Land degradation is a process whereby the value of the biophysical environment is depleted, including by human-induced drivers. Critical human-induced drivers include deforestation, wetland drainage, overgrazing, unsustainable land use practices, and the expansion of agricultural and industrial operations, such as for energy production. Industrial expansion often involves infrastructure development and mining and quarrying, which can involve activities like gas flaring and damming, and the further degradation of land through desertification and pollution.
Aside from severe environmental impact, land degradation affects internationally protected human rights to food, water, health and livelihood. Land degradation particularly impacts the poorest and hungriest populations most reliant on natural resources for their livelihoods and with limited alternatives. Increasingly, environmental degradation creates environmental refugees forced to leave their homes due to lack of resources. Scarcity of resources can also generate political and social tension and armed conflict within communities.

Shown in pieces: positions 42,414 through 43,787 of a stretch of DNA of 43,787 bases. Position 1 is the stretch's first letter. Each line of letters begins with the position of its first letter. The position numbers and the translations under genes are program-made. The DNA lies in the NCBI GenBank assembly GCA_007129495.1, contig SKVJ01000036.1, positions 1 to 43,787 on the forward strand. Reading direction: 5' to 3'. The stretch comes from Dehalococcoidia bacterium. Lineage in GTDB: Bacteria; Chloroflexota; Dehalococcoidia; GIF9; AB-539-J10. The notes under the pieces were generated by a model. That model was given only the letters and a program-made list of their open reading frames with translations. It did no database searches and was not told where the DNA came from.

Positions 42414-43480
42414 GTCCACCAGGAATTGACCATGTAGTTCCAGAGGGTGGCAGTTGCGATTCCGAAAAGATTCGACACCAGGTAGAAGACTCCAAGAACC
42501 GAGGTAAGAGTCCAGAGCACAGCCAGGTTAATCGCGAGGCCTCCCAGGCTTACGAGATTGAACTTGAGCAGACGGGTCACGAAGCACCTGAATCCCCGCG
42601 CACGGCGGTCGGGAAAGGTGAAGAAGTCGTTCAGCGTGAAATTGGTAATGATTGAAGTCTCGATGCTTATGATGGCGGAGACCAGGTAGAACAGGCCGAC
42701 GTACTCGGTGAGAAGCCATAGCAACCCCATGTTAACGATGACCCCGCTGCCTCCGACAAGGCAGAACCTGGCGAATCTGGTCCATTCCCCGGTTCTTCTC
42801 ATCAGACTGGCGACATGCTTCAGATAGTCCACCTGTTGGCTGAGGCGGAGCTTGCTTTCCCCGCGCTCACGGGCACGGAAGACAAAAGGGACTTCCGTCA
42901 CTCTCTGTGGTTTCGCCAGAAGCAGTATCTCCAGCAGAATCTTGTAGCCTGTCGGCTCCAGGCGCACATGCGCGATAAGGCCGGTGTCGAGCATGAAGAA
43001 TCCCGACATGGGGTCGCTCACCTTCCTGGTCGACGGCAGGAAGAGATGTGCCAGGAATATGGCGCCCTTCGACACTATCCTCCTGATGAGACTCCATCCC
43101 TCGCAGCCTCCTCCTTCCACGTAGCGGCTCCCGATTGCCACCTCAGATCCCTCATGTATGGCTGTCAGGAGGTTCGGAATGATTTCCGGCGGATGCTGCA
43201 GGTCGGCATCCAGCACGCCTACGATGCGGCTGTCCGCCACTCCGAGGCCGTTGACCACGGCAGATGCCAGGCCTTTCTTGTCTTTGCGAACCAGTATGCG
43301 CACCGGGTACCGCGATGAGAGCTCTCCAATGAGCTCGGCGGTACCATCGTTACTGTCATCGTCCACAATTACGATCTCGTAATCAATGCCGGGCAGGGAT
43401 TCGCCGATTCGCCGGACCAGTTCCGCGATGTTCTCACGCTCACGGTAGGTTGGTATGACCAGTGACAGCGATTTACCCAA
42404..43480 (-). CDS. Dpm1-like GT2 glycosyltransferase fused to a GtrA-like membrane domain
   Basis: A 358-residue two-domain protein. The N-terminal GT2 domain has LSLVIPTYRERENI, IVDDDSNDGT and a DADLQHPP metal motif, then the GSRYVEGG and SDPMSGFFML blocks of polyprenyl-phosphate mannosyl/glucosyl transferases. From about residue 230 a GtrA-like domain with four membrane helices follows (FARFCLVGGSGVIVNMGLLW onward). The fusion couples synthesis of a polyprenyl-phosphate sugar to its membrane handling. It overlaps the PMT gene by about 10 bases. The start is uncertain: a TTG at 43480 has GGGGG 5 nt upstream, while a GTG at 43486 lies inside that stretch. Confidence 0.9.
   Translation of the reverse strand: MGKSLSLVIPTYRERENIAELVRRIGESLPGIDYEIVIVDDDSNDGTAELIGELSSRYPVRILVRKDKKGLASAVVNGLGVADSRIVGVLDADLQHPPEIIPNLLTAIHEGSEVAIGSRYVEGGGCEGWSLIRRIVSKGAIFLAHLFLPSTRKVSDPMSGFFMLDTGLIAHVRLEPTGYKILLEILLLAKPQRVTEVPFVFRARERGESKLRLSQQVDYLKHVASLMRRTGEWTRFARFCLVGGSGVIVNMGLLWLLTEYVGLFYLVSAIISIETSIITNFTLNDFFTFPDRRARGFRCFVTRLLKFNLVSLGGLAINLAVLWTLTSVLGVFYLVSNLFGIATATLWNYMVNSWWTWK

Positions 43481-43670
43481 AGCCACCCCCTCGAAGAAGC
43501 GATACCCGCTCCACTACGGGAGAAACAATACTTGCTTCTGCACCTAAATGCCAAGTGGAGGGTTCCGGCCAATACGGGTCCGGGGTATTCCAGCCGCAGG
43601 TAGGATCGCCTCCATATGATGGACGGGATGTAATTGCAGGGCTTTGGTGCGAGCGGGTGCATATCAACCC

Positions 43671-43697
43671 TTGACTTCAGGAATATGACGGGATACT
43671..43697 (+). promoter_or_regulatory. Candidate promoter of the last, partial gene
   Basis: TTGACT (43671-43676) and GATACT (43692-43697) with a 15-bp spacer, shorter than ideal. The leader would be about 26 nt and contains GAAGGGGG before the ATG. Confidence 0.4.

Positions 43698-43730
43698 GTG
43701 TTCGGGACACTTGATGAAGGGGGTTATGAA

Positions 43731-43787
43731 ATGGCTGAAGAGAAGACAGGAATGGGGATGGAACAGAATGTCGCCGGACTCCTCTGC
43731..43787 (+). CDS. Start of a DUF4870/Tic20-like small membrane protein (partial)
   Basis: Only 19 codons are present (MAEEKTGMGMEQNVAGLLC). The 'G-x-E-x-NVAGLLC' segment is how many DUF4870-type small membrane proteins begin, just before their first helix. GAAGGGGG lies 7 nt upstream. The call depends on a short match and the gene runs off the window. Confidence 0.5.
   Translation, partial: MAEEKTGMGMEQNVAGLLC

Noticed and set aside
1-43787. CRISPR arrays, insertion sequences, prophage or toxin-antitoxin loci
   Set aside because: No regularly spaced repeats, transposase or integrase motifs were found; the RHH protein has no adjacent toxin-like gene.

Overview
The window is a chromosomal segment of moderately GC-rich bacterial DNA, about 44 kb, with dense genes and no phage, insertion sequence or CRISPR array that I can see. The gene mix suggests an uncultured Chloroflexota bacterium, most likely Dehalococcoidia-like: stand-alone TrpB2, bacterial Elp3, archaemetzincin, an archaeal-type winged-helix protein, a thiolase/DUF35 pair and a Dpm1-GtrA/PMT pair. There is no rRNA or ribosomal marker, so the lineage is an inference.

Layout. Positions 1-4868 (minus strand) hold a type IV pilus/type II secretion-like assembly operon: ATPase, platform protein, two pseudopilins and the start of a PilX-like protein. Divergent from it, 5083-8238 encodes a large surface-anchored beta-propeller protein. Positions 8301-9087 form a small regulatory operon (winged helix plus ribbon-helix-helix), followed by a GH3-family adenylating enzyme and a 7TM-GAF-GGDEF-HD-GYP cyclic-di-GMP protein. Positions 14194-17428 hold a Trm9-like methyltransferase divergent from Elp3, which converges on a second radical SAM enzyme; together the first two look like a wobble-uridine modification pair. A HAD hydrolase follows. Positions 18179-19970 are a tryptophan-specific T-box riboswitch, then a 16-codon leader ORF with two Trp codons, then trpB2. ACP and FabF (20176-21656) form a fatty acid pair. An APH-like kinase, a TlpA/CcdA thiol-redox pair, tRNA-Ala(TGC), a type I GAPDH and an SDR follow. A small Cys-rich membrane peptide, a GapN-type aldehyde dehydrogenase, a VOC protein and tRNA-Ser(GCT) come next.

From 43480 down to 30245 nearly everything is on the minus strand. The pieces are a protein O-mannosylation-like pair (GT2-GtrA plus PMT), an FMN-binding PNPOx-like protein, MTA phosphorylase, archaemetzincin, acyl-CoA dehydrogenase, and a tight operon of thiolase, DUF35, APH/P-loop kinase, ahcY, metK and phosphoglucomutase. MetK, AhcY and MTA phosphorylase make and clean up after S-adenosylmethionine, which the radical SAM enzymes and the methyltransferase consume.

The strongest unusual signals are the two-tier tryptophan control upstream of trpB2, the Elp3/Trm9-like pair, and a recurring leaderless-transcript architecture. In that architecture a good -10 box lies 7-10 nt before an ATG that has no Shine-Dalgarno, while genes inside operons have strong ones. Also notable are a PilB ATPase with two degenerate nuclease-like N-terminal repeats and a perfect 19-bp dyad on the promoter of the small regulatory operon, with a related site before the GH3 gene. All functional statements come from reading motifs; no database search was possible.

Land degradation might cause particular distress to indigenous communities, including because of their cultural or spiritual relationship with land. Indigenous Peoples have rights to the conservation, restoration and safeguarding of the productive capacity of their lands, territories and resources.
Businesses are obliged to mitigate the risk of land degradation caused by their operations. Even where not mandated by national law, businesses should perform environmental impact assessments (with the cooperation of the relevant people concerned) and undertake comprehensive and adequate due diligence regarding environmental factors.
Businesses should seek to take restorative measures such as tree-planting, and other strategies, to combat pollution generated by their operations.